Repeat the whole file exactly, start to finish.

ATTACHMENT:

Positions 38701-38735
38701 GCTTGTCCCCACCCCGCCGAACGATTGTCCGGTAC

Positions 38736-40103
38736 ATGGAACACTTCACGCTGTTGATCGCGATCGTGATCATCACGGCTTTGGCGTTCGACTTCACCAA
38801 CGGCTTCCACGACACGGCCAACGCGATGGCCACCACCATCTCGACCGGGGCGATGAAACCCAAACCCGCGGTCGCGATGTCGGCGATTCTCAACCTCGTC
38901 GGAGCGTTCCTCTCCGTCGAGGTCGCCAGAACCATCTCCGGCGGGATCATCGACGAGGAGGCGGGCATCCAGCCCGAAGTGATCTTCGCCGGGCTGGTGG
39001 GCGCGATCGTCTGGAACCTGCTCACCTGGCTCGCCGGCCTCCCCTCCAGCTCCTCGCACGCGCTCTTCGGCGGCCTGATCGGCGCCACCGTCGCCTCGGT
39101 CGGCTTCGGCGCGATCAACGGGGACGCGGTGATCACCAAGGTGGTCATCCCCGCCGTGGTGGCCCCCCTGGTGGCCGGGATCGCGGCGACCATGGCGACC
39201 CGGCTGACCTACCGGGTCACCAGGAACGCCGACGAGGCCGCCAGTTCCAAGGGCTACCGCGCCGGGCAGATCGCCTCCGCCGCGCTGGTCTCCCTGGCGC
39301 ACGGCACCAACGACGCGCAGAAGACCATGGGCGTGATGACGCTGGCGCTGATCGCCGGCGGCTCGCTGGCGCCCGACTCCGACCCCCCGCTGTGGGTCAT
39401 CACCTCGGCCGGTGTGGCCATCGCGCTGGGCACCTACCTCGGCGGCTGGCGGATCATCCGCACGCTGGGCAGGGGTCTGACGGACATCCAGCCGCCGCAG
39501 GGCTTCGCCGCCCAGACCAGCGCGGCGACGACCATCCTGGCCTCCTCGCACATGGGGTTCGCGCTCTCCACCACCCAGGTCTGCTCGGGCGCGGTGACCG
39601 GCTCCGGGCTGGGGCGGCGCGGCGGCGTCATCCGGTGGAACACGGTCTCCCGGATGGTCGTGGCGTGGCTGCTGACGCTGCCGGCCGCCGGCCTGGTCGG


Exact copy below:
Positions 38701-38735
38701 GCTTGTCCCCACCCCGCCGAACGATTGTCCGGTAC

Positions 38736-40103
38736 ATGGAACACTTCACGCTGTTGATCGCGATCGTGATCATCACGGCTTTGGCGTTCGACTTCACCAA
38801 CGGCTTCCACGACACGGCCAACGCGATGGCCACCACCATCTCGACCGGGGCGATGAAACCCAAACCCGCGGTCGCGATGTCGGCGATTCTCAACCTCGTC
38901 GGAGCGTTCCTCTCCGTCGAGGTCGCCAGAACCATCTCCGGCGGGATCATCGACGAGGAGGCGGGCATCCAGCCCGAAGTGATCTTCGCCGGGCTGGTGG
39001 GCGCGATCGTCTGGAACCTGCTCACCTGGCTCGCCGGCCTCCCCTCCAGCTCCTCGCACGCGCTCTTCGGCGGCCTGATCGGCGCCACCGTCGCCTCGGT
39101 CGGCTTCGGCGCGATCAACGGGGACGCGGTGATCACCAAGGTGGTCATCCCCGCCGTGGTGGCCCCCCTGGTGGCCGGGATCGCGGCGACCATGGCGACC
39201 CGGCTGACCTACCGGGTCACCAGGAACGCCGACGAGGCCGCCAGTTCCAAGGGCTACCGCGCCGGGCAGATCGCCTCCGCCGCGCTGGTCTCCCTGGCGC
39301 ACGGCACCAACGACGCGCAGAAGACCATGGGCGTGATGACGCTGGCGCTGATCGCCGGCGGCTCGCTGGCGCCCGACTCCGACCCCCCGCTGTGGGTCAT
39401 CACCTCGGCCGGTGTGGCCATCGCGCTGGGCACCTACCTCGGCGGCTGGCGGATCATCCGCACGCTGGGCAGGGGTCTGACGGACATCCAGCCGCCGCAG
39501 GGCTTCGCCGCCCAGACCAGCGCGGCGACGACCATCCTGGCCTCCTCGCACATGGGGTTCGCGCTCTCCACCACCCAGGTCTGCTCGGGCGCGGTGACCG
39601 GCTCCGGGCTGGGGCGGCGCGGCGGCGTCATCCGGTGGAACACGGTCTCCCGGATGGTCGTGGCGTGGCTGCTGACGCTGCCGGCCGCCGGCCTGGTCGG